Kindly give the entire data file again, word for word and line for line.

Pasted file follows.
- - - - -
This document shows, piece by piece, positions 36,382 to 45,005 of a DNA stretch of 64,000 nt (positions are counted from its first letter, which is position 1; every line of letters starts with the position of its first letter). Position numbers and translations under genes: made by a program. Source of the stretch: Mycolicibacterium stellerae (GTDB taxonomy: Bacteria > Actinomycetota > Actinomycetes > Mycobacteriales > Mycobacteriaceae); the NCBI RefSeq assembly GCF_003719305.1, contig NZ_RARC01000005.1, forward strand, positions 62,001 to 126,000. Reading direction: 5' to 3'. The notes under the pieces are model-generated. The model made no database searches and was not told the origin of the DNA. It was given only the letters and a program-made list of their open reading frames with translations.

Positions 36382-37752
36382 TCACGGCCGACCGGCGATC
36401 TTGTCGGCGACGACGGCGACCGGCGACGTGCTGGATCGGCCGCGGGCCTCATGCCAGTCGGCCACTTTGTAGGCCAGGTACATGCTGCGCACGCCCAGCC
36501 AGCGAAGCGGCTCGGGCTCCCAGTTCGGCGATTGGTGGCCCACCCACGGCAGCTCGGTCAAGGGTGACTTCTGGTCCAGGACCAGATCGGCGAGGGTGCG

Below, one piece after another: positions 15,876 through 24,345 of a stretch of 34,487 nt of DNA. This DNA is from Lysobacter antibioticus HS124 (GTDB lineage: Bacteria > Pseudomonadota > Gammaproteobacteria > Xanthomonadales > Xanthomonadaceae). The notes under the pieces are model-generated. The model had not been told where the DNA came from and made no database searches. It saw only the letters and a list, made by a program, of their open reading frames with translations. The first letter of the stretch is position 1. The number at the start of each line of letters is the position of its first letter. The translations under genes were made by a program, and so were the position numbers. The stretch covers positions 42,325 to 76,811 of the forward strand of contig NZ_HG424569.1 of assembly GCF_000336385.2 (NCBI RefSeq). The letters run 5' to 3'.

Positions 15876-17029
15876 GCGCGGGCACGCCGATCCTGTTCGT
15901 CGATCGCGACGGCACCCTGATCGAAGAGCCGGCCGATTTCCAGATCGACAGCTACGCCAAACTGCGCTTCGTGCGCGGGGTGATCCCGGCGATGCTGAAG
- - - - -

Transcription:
This document shows, piece by piece, positions 36,382 to 45,005 of a DNA stretch of 64,000 nt (positions are counted from its first letter, which is position 1; every line of letters starts with the position of its first letter). Position numbers and translations under genes: made by a program. Source of the stretch: Mycolicibacterium stellerae (GTDB taxonomy: Bacteria > Actinomycetota > Actinomycetes > Mycobacteriales > Mycobacteriaceae); the NCBI RefSeq assembly GCF_003719305.1, contig NZ_RARC01000005.1, forward strand, positions 62,001 to 126,000. Reading direction: 5' to 3'. The notes under the pieces are model-generated. The model made no database searches and was not told the origin of the DNA. It was given only the letters and a program-made list of their open reading frames with translations.

Positions 36382-37752
36382 TCACGGCCGACCGGCGATC
36401 TTGTCGGCGACGACGGCGACCGGCGACGTGCTGGATCGGCCGCGGGCCTCATGCCAGTCGGCCACTTTGTAGGCCAGGTACATGCTGCGCACGCCCAGCC
36501 AGCGAAGCGGCTCGGGCTCCCAGTTCGGCGATTGGTGGCCCACCCACGGCAGCTCGGTCAAGGGTGACTTCTGGTCCAGGACCAGATCGGCGAGGGTGCG

Below, one piece after another: positions 15,876 through 24,345 of a stretch of 34,487 nt of DNA. This DNA is from Lysobacter antibioticus HS124 (GTDB lineage: Bacteria > Pseudomonadota > Gammaproteobacteria > Xanthomonadales > Xanthomonadaceae). The notes under the pieces are model-generated. The model had not been told where the DNA came from and made no database searches. It saw only the letters and a list, made by a program, of their open reading frames with translations. The first letter of the stretch is position 1. The number at the start of each line of letters is the position of its first letter. The translations under genes were made by a program, and so were the position numbers. The stretch covers positions 42,325 to 76,811 of the forward strand of contig NZ_HG424569.1 of assembly GCF_000336385.2 (NCBI RefSeq). The letters run 5' to 3'.

Positions 15876-17029
15876 GCGCGGGCACGCCGATCCTGTTCGT
15901 CGATCGCGACGGCACCCTGATCGAAGAGCCGGCCGATTTCCAGATCGACAGCTACGCCAAACTGCGCTTCGTGCGCGGGGTGATCCCGGCGATGCTGAAG